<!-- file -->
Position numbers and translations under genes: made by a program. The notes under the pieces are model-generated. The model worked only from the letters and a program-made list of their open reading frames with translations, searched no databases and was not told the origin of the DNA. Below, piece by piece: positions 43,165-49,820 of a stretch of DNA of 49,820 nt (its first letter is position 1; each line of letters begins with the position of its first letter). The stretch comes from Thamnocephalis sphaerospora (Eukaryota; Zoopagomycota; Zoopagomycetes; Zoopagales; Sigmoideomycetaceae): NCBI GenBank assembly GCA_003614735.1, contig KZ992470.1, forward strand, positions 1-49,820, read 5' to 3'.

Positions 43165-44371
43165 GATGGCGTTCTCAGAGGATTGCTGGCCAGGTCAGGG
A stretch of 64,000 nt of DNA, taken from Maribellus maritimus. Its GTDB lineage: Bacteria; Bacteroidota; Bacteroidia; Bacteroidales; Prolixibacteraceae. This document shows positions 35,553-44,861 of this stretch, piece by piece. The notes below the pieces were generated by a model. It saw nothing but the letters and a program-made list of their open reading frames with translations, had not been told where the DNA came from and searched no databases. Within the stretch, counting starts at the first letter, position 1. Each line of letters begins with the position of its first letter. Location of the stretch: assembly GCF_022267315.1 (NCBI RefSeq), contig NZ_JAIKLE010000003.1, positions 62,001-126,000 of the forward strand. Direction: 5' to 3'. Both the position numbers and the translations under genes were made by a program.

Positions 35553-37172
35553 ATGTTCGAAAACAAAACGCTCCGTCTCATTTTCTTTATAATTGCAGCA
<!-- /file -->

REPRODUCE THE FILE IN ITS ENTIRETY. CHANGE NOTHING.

Position numbers and translations under genes: made by a program. The notes under the pieces are model-generated. The model worked only from the letters and a program-made list of their open reading frames with translations, searched no databases and was not told the origin of the DNA. Below, piece by piece: positions 43,165-49,820 of a stretch of DNA of 49,820 nt (its first letter is position 1; each line of letters begins with the position of its first letter). The stretch comes from Thamnocephalis sphaerospora (Eukaryota; Zoopagomycota; Zoopagomycetes; Zoopagales; Sigmoideomycetaceae): NCBI GenBank assembly GCA_003614735.1, contig KZ992470.1, forward strand, positions 1-49,820, read 5' to 3'.

Positions 43165-44371
43165 GATGGCGTTCTCAGAGGATTGCTGGCCAGGTCAGGG
A stretch of 64,000 nt of DNA, taken from Maribellus maritimus. Its GTDB lineage: Bacteria; Bacteroidota; Bacteroidia; Bacteroidales; Prolixibacteraceae. This document shows positions 35,553-44,861 of this stretch, piece by piece. The notes below the pieces were generated by a model. It saw nothing but the letters and a program-made list of their open reading frames with translations, had not been told where the DNA came from and searched no databases. Within the stretch, counting starts at the first letter, position 1. Each line of letters begins with the position of its first letter. Location of the stretch: assembly GCF_022267315.1 (NCBI RefSeq), contig NZ_JAIKLE010000003.1, positions 62,001-126,000 of the forward strand. Direction: 5' to 3'. Both the position numbers and the translations under genes were made by a program.

Positions 35553-37172
35553 ATGTTCGAAAACAAAACGCTCCGTCTCATTTTCTTTATAATTGCAGCA